Church for those who got burnt out or burned

Riverview Community Church meets in an old bar

Pastor Todd Tolson
  • Pastor Todd Tolson

Riverview Community Church

Riverview Community Church

8861 North Magnolia Avenue, Santee

  • Membership: 600
  • Pastor: Todd Tolson
  • Age: 40
  • Born: Waukegan, IL
  • Formation: Christian Heritage College, Santee (previously San Diego Christian, El Cajon)
  • Years Ordained: 16

San Diego Reader: How long do you spend writing your sermon?

Pastor Todd Tolson: I probably spend 10 to 12 hours a week preparing. Right now we’re in a series called “Jesus and the Griswolds,” loosely based on one of the greatest Christmas movies of all time. We’re going through the family tree of Jesus in Matthew 1, and doing a character profile on each of the major characters in the family tree. The vast majority of people in Santee are either unchurched or de-churched, meaning they used to be super involved at one time but got burnt out or got burned, and haven’t attended church for decades.

SDR: What is Riverview doing to attract the “unchurched”?

PT: One of the things unique about Riverview is that we meet in an old bar. The bar is a landmark to the people in East County. We meet in what used to be Mulvaney’s Wagon Wheel, where I learned how to line-dance in high school. We have an old marquee sign out front which came with the building where we will put up a three-by-ten banner of whatever the teaching series is at the time. We’ll also put on the banner our service times and our motto — “We’re a church for people who don’t like church.” We get 25,000 cars a day that drive by the marquee and many people every weekend will come to Riverview for the first time because they saw the sign.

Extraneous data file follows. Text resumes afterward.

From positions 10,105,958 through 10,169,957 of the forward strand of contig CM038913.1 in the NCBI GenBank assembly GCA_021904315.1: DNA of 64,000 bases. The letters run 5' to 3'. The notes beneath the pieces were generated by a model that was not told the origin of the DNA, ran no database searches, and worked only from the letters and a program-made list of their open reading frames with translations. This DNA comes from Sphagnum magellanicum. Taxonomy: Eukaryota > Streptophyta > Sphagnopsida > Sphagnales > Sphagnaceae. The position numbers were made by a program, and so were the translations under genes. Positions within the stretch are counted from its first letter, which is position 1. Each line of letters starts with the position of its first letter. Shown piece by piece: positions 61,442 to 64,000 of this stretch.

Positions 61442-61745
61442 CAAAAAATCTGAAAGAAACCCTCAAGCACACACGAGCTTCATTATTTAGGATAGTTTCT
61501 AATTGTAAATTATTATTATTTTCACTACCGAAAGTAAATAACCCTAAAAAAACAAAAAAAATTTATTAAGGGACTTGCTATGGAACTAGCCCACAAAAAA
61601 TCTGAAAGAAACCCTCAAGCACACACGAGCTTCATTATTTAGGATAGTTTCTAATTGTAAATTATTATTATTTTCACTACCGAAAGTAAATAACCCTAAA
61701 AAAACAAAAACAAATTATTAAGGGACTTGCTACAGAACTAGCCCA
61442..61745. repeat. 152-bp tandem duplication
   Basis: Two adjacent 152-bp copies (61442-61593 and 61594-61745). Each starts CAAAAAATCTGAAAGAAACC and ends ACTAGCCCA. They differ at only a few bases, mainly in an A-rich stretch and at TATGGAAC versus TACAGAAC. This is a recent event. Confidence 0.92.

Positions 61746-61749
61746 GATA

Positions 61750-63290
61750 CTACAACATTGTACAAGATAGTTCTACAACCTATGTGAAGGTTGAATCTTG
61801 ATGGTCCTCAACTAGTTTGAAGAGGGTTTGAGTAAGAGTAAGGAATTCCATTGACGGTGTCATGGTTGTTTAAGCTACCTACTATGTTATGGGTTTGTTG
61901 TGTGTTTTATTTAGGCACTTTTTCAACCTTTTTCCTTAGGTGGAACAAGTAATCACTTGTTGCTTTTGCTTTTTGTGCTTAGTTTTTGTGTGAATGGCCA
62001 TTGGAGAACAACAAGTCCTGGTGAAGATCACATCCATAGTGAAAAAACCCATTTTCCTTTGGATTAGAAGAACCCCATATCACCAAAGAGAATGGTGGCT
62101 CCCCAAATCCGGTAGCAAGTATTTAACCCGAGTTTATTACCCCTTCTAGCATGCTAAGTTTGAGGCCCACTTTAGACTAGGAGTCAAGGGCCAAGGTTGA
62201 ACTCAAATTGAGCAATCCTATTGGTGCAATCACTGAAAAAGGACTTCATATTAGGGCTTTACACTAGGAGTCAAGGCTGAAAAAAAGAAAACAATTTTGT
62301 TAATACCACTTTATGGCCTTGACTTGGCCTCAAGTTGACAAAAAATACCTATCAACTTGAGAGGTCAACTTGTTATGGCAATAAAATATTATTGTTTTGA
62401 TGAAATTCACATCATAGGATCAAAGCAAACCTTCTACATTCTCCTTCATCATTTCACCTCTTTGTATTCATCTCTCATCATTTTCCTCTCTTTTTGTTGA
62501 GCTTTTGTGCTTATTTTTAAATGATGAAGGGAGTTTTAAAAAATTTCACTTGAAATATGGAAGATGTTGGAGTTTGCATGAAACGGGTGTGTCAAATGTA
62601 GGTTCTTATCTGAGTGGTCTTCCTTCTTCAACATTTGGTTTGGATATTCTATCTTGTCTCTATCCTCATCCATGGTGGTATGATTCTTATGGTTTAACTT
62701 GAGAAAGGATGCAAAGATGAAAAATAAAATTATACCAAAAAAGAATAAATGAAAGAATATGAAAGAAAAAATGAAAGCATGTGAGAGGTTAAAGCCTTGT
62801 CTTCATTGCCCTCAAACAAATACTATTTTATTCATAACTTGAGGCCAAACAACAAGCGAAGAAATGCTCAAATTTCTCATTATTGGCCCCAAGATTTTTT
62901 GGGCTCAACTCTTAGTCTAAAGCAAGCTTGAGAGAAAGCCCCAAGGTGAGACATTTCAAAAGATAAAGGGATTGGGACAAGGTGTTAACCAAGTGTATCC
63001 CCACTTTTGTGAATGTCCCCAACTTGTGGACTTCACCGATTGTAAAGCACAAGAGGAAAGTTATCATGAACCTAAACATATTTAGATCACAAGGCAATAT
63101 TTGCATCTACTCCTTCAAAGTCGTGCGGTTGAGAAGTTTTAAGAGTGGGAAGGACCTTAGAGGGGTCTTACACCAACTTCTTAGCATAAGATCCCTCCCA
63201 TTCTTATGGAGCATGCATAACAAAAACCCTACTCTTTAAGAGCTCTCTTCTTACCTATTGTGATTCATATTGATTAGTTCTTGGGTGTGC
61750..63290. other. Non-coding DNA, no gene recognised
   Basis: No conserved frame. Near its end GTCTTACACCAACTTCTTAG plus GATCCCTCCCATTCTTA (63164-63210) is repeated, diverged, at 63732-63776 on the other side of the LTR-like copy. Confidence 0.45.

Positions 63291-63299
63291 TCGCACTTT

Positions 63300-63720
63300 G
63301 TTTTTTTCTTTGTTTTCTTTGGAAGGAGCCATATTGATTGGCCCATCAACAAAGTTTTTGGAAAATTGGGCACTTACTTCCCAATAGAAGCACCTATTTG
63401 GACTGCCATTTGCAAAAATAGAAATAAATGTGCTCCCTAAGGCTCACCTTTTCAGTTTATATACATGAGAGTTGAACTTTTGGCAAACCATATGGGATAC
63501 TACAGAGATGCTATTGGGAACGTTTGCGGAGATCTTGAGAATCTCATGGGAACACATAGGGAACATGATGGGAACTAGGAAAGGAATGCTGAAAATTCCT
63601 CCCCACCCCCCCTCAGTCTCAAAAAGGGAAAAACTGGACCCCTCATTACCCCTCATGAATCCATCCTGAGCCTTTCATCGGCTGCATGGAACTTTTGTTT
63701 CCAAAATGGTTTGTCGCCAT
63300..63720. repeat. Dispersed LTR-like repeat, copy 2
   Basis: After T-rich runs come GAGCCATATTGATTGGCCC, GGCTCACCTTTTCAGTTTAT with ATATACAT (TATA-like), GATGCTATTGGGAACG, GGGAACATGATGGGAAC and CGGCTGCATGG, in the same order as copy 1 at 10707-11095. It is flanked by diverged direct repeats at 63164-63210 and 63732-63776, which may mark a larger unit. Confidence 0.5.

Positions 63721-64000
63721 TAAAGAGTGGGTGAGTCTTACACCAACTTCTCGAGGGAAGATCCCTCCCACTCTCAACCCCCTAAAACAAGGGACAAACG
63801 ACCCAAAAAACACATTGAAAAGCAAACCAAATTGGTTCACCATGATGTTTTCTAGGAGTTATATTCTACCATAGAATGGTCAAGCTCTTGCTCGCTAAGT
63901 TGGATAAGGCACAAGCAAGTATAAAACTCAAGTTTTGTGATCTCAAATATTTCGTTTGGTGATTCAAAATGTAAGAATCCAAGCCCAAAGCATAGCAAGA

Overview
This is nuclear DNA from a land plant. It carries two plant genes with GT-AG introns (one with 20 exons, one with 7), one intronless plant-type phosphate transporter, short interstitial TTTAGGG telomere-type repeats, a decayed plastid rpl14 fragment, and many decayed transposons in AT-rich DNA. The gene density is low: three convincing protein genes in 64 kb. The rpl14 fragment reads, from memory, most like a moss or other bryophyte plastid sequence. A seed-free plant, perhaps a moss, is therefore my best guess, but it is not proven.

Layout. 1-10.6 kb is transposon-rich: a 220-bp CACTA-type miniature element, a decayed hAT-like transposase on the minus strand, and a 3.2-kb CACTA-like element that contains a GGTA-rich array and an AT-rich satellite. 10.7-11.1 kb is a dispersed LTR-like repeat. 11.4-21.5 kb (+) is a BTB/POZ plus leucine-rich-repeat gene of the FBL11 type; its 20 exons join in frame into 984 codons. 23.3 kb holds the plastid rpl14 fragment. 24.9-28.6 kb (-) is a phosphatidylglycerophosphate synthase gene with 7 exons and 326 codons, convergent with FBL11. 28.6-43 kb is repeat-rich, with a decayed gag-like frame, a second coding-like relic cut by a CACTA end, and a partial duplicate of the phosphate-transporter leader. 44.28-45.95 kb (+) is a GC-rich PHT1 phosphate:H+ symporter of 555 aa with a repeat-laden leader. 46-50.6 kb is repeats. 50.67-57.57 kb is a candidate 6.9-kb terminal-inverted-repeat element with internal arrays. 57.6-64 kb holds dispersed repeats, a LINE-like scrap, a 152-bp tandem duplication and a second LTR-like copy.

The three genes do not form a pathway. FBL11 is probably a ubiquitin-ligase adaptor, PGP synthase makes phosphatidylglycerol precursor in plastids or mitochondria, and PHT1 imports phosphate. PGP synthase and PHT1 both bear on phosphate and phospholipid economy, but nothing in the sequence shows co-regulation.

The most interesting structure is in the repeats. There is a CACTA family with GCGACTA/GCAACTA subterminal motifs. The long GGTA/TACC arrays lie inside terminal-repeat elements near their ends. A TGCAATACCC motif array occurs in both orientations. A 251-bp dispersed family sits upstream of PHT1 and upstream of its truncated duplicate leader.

SDR: What is the mission of your church?

PT: We want to help other people know Jesus personally, to grow in biblical community, and to go and live generously. “Know, grow and go.” We try to keep it simple.

SDR: Where’s the strangest place you’ve found God?

PT: I was 19 and I was in a truck with a mentor of mine. We were driving across the Coronado bridge. He relayed to me that there had been a jumper on the bridge earlier that day. It was a strange experience, not being able to help. I had the symptoms of a panic attack — I had tunnel vision and I couldn’t breathe. It was the first time I had ever felt a holy fury over someone else’s life and their eternity. It’s one thing to lose your life. Everyone is going to die at some point — but losing out on eternity with God is another thing. I thought, Doesn’t that guy know — if he jumps…? Well, sign on the dotted line. You don’t come back from that. My mentor calmed me down by letting me know the guy didn’t actually jump. But it was a pivotal moment: I had a God experience in the middle of the Coronado bridge.

SDR: Where do you go when you die?

PT: Jesus described a geographic location of hell 14 different ways in the gospels, and he described heaven twice. That either means heaven is going to be so great that he wanted to keep it a surprise, or hell is so bad that he would describe it in excruciating detail in multiple ways to keep us from going there. Hell is eternal separation from God, but I think it’s more than that. It’s an actual location where people who do not surrender the leadership of their life over to Jesus go when they die.

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